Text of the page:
The transformation of Julia Tymoshenko from mere politician to leader of a revolution took place on a freezing night in November 2004 in Kiev, the capital of Ukraine. With hundreds of thousands of people on the streets to protest against the falsification of election results denying victory to the presidential hopeful Viktor Yushchenko, tensions were running high. Amid rumours that troops were moving on the city to quell the uprising, and with her ally Yushchenko ensconced elsewhere, Tymoshenko led a vast crowd to face down the soldiers guarding the presidential administration.
With this one act, her transformation was complete. In less than a decade, Tymoshenko had changed her image from reviled oligarch, detested across the country, to darling of the masses. Her journey has been far from easy. In a country notorious for its dismissive attitude towards women, Tymoshenko has seen off presidents and prime ministers, endured imprisonment and a probable assassination attempt to emerge as the most popular politician in the country. If she so chooses, the 47-year-old could well be the next president of Ukraine. As leader of this geopolitically important country, the effects of her policies have the potential to reverberate across the continent.
The story of her rise to power gives an insight into the volatile, dangerous world of Ukrainian politics. The Orange Revolution, with Tymoshenko among its key figures, spelt the end of the self-serving, undemocratic regime of Leonid Kuchma, who rigged the elections in an attempt to install his anointed successor, Viktor Yanukovych. Once in power, though, the alliance of President Yushchenko and Prime Minister Tymoshenko collapsed in acrimony, opening the way for Yanukovych to return as prime minister in September 2006. To pre-empt Yanukovych taking full control of parliament, Yushchenko dissolved the parliament, on somewhat spurious grounds, this spring. While Yanukovych won the biggest share of the ballot in the elections that followed, Tymoshenko took nearly a third of the vote – and Yushchenko supporters would unhesitatingly switch to her if she were to launch a presidential challenge to Yanukovych, putting victory within her reach.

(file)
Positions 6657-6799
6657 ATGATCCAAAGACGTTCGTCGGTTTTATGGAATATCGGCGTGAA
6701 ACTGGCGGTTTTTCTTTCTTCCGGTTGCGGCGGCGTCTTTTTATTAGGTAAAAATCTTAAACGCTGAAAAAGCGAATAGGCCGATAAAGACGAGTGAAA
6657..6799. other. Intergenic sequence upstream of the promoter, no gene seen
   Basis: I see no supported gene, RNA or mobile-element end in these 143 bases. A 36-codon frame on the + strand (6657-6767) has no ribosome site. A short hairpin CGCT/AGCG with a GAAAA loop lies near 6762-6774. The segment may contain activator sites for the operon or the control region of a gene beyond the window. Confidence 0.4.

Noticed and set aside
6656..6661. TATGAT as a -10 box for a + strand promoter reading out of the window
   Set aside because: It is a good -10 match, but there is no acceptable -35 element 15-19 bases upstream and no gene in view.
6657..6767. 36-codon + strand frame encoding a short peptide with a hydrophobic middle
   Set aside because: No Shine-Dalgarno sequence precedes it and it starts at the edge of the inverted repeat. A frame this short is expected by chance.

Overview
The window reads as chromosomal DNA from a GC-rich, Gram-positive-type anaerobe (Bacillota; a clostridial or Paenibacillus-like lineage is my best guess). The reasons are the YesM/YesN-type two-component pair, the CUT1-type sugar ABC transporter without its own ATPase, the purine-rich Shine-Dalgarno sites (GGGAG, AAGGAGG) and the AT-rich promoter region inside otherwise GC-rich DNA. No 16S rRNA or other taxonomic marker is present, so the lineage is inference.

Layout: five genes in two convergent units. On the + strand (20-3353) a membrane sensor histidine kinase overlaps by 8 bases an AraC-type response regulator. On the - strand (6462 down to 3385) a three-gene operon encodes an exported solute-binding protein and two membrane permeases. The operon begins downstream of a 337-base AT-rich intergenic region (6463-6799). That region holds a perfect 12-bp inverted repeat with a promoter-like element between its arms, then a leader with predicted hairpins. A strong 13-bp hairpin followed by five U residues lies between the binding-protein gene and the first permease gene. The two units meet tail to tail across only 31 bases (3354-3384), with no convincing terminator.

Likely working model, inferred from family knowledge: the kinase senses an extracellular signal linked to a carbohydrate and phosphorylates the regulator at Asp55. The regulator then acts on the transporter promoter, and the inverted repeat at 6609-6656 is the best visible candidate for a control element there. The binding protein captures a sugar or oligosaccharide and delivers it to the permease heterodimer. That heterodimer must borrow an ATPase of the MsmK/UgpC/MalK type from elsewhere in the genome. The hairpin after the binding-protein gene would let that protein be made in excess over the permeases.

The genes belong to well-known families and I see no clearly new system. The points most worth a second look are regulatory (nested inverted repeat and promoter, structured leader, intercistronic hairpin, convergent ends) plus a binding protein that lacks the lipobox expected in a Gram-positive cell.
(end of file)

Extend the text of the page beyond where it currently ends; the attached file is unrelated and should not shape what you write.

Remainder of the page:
Her inauspicious beginnings gave little hint of what was to come. She was born in the eastern Ukrainian city of Dnipropetrovsk in 1960; the family was abandoned by her father when Julia (or Yulia) was three. Little is known about her past; even her maiden name remains a mystery. While at university studying economics, she married Oleksandr Tymoshenko in 1979 and bore their only child, Eugenia, in 1980. (Her daughter, incidentally, studied at the London School of Economics and, in October 2005, married Sean Carr, a British rock singer and market trader.)
The video-rental shop the Tymoshenkos had opened in 1988 soon became a lucrative chain, and in 1991, Julia became the director of the Ukrainian Oil Company (UOC), a small business trading in oil. Sensing the opportunities that offered themselves following the collapse of the Soviet Union, ' she reorganised the UOC into an energy-trading company, United Energy Systems, which emerged as the primary importer of natural gas from Russia to Ukraine in the post-Soviet bonanza years of the mid-1990s.
Opponents claim that during this period her company imported and sold vast quantities of stolen gas while evading taxation – something she vehemently denies. Whatever the truth, it is alleged she emerged with a personal fortune (estimates have put it as high as $11bn), the nickname "Gas Princess" and an incomparable insight into the lucrative, corrupt and highly opaque gas-trading regime between Ukraine and Russia.
Appointed deputy prime minister for fuel and energy in 1999 in the reformist government led by Yushchenko, Tymoshenko reformed the sector by closing lucrative loopholes. But the gas barons, whose shady practices she had halted, got her sacked by President Kuchma in January 2001. Her politically motivated arrest the following month, on charges of bribery, smuggling, forgery and tax evasion, and the month-long imprisonment which followed, was perhaps the defining moment of her life: whether because of her taste for power, desire for revenge, or simply moral indignation, Tymoshenko the crusading politician was born.